Limbaugh sorry for 'slut' comment

 

Controversial US conservative talk show host Rush Limbaugh has apologised to a law student he branded a “slut” and “prostitute” over her stance on contraception.

The apology came amid a storm of criticism from Republican and Democrat politicians and advertisers who severed ties with Limbaugh’s popular radio programme.

Sandra Fluke, a 30-year old student and women's rights activist at Georgetown University in Washington, has been caught in the middle of a contentious election-year fight between US president Barack Obama and Republicans of a new national healthcare policy that would compel her college to offer plans that covered her birth control.

Ms Fluke spoke out against the Republican effort to scrap the birth control policy and advocated making contraception available to all women, drawing fire from right-wing commentator Limbaugh.

“My choice of words was not the best, and in the attempt to be humorous, I created a national stir,” Limbaugh said in a statement on his website last night. “I sincerely apologise to Ms Fluke for the insulting word choices.”

Religious-affiliated organisations, the Catholic Church and social conservatives have argued Mr Obama's new policy is an infringement on religious liberty.

The issue has been much debated in the presidential race, with Republican candidates particularly criticising the Obama plan’s requirements on such employers as Catholic hospitals.

Mr Obama, whose landmark healthcare overhaul requires many institutions to provide birth control coverage, phoned Ms Fluke from the White House on Friday to express his support.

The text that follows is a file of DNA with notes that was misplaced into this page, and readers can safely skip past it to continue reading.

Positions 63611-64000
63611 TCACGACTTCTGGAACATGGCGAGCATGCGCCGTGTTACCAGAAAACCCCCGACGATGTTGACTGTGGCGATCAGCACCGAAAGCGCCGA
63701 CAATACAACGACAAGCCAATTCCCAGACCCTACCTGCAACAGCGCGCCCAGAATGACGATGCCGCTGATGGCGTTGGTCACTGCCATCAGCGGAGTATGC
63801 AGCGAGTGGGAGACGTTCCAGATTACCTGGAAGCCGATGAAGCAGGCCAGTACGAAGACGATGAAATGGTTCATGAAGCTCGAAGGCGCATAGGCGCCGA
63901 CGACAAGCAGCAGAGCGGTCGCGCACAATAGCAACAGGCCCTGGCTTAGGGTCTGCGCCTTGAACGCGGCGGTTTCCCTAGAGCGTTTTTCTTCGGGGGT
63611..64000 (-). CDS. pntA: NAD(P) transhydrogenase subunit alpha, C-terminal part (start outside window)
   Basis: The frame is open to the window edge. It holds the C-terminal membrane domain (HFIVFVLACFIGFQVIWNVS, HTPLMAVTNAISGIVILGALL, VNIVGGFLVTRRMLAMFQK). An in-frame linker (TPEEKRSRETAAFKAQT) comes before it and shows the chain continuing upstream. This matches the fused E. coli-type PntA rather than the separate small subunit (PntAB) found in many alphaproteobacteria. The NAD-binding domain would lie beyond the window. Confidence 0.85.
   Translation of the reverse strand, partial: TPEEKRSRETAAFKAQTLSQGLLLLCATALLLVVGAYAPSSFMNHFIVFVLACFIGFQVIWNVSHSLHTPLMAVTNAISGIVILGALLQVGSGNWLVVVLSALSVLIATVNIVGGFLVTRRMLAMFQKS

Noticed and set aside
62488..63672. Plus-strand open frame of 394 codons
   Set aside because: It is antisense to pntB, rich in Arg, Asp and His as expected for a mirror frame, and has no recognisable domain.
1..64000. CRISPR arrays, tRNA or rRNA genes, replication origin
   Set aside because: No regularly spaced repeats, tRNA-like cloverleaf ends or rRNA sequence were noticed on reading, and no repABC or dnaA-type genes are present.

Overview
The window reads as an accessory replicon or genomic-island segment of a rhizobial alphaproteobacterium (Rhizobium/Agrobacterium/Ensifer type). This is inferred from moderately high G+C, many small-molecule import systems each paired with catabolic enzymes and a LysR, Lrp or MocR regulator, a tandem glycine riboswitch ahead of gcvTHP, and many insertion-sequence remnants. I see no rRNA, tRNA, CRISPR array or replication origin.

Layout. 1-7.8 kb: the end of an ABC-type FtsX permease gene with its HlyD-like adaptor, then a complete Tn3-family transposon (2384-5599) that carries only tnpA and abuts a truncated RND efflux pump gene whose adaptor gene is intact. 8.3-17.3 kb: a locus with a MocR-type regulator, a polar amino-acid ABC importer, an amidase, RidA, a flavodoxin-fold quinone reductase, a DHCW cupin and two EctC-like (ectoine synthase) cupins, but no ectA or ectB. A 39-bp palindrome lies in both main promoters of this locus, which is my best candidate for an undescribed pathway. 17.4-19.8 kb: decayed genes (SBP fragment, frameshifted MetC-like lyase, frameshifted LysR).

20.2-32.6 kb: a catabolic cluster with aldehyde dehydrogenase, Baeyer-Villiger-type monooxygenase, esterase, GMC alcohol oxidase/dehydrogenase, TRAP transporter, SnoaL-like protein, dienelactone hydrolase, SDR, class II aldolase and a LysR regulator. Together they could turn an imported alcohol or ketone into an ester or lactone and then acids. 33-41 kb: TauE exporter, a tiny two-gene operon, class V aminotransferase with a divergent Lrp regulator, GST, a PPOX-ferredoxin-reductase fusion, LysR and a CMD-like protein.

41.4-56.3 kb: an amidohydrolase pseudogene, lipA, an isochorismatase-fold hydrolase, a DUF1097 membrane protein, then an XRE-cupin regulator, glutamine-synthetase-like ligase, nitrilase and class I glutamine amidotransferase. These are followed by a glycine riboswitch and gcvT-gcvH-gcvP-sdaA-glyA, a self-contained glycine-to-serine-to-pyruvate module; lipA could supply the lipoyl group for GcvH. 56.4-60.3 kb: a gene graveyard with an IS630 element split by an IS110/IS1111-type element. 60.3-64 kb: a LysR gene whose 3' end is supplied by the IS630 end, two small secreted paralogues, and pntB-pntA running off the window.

</p> <p>Limbaugh was not swayed by Fluke’s statements before the House panel.</p> <p>He said on Wednesday: “What does it say about the college coed ... who goes before a congressional committee and essentially says that she must be paid to have sex? It makes her a slut, right? It makes her a prostitute. She wants to be paid to have sex.”</p> <p>He dug in a day later, refusing to give ground. “If we’re going to have to pay for this, then we want something in return, Ms Fluke,” he said. “And that would be the videos of all this sex posted online so we can see what we’re getting for our money.”</p> <p>He also asked Ms Fluke: “Who bought your condoms in junior high?”</p> <p>On Friday, even after Democrats defeated Republican challenges to the new healthcare law in the Senate, Limbaugh scoffed at the Democrats’ talk of a conservative “war on women”.</p> <p>“Amazingly, when there is the slightest bit of opposition to this new welfare entitlement being created, then all of a sudden we hate women. We want ‘em barefoot and pregnant in the kitchen,” he said. “And now, at the end of this week, I am the person that the women of America are to fear the most.”</p> <p>But by yesterday, six advertisers had ended their sponsorship of Limbaugh’s show and some Republicans had distanced themselves from the comments.</p> <p>Limbaugh decided to yield, saying: “For over 20 years, I have illustrated the absurd with absurdity, three hours a day, five days a week. In this instance, I chose the wrong words in my analogy of the situation. I did not mean a personal attack on Ms Fluke.”</p> <p>But he also said the entire debate was absolutely absurd. “In my monologue, I posited that it is not our business whatsoever to know what is going on in anyone’s bedroom, nor do I think it is a topic that should reach a presidential level,” he said.</p> <p>But Limbaugh’s critics were not swayed by his statement. “In all seriousness, this isn’t an apology. It’s a public relations statement. It’s hollow and deceitful. Don’t be fooled,” tweeted the account StopRush, the effort online to pressure advertisers to abandon the radio host.</p>